Meg Whitman doesn't vote for 28 years straight, spends $71 million dollars, and wins the Republican gubernatorial primary. In the U.S. Senate Republican primary, Carly Fiorina trails Tom Campbell, who I strongly supported, and so in the final weeks writes herself another $2 million check, floods the State with TV ads, and lands Sarah Palin's endorsement who robo-calls voters. Almost immediately, she takes a 14 point lead to the finish line.
In the Democratic Senate race, Barbara Boxer easily beat Mickey Kaus. No surprise there, but the fact that Kaus garnered nearly 100,000 votes on the platform "I'm a Democrat who will not be a whore to unions and will not let them bankrupt our State as they have been doing" is itself a depressing indictment of the Democratic mainstream.
There are other reasons to find a tall building and jump. The grotesque amount of personal wealth involved. The fact that Sarah Palin, a Great American Embarrassment, has sway with so many voters and remains such a fixture on the GOP stage. The fiscal recklessness of San Francisco voters who easily approved yet more bond packages for school facilities despite zero evidence from the last 20 years that the city government is at all capable of managing money.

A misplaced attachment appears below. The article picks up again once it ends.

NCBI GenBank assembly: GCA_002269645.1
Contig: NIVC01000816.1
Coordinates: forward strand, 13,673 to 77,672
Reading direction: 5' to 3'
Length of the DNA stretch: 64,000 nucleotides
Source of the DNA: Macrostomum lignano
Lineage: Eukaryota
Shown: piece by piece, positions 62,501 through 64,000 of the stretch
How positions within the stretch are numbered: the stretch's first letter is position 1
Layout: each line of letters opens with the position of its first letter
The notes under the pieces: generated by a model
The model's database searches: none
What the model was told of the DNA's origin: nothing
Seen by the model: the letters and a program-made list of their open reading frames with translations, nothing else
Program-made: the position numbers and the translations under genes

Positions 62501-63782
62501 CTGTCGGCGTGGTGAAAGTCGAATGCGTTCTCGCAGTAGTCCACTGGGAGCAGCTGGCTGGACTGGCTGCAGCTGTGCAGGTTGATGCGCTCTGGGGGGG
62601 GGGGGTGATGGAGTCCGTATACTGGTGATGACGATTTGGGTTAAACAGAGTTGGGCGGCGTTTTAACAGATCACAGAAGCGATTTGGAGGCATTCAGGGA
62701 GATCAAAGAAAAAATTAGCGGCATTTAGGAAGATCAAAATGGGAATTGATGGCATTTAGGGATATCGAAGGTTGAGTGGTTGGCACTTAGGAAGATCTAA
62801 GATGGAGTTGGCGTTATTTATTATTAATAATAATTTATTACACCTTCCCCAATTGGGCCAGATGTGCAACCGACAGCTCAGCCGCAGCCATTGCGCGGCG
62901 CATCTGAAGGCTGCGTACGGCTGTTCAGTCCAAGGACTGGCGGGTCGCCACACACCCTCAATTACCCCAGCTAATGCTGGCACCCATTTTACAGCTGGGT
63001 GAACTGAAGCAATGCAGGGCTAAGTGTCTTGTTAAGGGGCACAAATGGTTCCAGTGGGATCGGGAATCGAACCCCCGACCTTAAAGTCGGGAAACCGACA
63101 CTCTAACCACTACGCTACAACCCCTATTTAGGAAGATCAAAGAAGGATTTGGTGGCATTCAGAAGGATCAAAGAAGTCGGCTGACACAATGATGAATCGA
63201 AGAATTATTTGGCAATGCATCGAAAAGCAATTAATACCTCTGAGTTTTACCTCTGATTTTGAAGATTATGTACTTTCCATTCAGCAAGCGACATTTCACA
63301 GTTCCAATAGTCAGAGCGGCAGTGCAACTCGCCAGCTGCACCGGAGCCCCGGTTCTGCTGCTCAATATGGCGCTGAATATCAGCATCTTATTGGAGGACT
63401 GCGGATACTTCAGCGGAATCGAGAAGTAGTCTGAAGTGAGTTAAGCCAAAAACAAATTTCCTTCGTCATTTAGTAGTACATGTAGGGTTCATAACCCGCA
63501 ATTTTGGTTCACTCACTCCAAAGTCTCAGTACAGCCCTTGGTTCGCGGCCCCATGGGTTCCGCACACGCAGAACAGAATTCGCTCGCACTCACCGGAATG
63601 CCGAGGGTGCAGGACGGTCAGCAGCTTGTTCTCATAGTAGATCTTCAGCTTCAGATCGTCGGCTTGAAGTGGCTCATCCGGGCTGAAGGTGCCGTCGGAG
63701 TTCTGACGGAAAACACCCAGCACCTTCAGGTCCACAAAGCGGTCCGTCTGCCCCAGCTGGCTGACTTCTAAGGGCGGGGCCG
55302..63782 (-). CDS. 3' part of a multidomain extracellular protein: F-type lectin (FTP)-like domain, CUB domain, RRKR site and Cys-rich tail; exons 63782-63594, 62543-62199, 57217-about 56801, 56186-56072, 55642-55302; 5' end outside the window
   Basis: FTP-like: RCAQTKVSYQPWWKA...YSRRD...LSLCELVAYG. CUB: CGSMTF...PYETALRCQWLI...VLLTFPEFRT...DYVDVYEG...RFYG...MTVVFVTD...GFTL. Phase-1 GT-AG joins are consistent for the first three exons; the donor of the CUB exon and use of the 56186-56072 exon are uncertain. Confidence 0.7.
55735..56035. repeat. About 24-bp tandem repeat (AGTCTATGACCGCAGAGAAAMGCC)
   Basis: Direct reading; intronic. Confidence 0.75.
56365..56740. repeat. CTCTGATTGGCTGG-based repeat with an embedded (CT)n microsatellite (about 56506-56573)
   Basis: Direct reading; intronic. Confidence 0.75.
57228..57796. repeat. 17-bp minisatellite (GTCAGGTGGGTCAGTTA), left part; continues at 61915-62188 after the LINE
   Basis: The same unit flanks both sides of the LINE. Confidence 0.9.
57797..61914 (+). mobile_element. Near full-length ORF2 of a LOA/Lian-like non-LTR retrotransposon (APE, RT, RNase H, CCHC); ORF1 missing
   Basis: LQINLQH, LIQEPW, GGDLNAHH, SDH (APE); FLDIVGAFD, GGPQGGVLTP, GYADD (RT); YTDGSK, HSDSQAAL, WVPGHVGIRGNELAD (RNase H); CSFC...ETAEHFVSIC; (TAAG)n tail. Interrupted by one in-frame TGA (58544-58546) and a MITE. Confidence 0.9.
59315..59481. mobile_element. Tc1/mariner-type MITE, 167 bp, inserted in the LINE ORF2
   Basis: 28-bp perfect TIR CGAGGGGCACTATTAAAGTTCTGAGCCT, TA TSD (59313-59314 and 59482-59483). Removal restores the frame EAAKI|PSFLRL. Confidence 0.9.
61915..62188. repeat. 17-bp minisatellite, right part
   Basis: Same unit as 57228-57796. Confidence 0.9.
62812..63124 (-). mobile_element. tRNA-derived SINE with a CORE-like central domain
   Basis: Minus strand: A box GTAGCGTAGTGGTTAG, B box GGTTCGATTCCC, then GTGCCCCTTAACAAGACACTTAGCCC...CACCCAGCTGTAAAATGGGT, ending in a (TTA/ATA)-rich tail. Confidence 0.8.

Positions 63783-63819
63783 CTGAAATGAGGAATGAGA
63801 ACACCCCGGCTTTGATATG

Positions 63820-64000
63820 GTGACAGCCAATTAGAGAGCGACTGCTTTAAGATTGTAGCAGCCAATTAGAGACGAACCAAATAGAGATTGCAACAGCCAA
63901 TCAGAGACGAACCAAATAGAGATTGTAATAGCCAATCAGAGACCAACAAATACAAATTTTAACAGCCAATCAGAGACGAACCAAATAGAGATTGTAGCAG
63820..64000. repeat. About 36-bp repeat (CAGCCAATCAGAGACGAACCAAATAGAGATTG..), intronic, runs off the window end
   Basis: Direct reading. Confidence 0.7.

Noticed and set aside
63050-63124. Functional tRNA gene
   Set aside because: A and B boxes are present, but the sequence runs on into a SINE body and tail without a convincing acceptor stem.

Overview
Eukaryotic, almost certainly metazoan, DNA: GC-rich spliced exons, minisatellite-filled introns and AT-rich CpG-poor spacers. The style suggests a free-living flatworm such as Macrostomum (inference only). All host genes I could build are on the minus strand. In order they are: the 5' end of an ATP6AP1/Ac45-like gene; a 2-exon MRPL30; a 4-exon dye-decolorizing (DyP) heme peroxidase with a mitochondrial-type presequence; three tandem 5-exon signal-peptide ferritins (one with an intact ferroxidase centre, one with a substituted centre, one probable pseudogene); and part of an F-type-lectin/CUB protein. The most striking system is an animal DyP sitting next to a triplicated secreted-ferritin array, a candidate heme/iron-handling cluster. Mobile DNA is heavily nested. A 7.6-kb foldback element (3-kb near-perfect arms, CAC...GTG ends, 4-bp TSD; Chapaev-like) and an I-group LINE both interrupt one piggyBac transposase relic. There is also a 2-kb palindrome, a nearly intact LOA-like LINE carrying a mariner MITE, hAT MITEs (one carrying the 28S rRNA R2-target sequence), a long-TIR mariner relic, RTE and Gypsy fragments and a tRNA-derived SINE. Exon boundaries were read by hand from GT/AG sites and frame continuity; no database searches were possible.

There's more. There's Fiorina mocking global warming by calling it "the weather"; there's the New Yorker profile of Tom Campbell that spent several paragraphs on whether Campbell way back when voted against taking aid money from the neediest in sub-Saharan Africa and Latin America and re-appropriating it as economic aid to Israel as was proposed, and whether that means AIPAC hates him forever; there's Steve Poizner's lockstep convictions that the way to solve California's fiscal problems is to lower taxes, lower taxes, lower taxes, because we all know that lowering taxes increases revenue!!!
There's politics for you.
"So Ben, seriously, why do you vote? You know your vote doesn't change the outcome of the election, right? Voting is irrational," asks the economics undergraduate. Why yes, I respond, my single vote won't decide the election, but studies show that when I vote it increases the likelihood my friends and family vote, and they will likely vote the way I do because people imitate the other people they know. It's magnified in my case because of The Blog and The Twitter. When I say, "I'm voting for John Doe," many thousands of other people may vote for John Doe as a result. And dozens or hundreds or thousands of additional votes — the chances that that decides an election go way up.